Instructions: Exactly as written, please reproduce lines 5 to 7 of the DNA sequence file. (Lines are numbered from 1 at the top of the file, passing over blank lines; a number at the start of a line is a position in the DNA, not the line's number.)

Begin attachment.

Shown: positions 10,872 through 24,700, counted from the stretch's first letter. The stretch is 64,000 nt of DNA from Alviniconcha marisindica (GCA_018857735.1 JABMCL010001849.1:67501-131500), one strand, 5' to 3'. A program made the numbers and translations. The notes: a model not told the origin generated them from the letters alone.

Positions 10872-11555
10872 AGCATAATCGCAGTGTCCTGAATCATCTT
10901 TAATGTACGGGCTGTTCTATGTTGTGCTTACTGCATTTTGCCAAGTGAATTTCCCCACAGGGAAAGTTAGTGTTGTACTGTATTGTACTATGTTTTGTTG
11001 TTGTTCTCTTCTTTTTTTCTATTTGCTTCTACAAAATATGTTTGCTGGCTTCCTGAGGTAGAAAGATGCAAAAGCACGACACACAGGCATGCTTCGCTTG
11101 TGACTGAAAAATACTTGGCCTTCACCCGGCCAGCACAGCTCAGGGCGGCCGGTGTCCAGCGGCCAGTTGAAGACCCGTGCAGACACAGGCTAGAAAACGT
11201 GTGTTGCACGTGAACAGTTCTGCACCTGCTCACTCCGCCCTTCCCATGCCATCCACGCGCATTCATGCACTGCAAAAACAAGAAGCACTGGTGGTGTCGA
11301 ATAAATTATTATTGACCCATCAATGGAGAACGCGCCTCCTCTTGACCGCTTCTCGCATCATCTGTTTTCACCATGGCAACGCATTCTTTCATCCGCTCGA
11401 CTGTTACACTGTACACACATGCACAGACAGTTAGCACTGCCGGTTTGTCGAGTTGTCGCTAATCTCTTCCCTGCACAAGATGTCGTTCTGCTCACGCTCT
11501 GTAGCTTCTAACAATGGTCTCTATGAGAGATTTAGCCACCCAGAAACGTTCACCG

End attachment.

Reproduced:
11001 TTGTTCTCTTCTTTTTTTCTATTTGCTTCTACAAAATATGTTTGCTGGCTTCCTGAGGTAGAAAGATGCAAAAGCACGACACACAGGCATGCTTCGCTTG
11101 TGACTGAAAAATACTTGGCCTTCACCCGGCCAGCACAGCTCAGGGCGGCCGGTGTCCAGCGGCCAGTTGAAGACCCGTGCAGACACAGGCTAGAAAACGT
11201 GTGTTGCACGTGAACAGTTCTGCACCTGCTCACTCCGCCCTTCCCATGCCATCCACGCGCATTCATGCACTGCAAAAACAAGAAGCACTGGTGGTGTCGA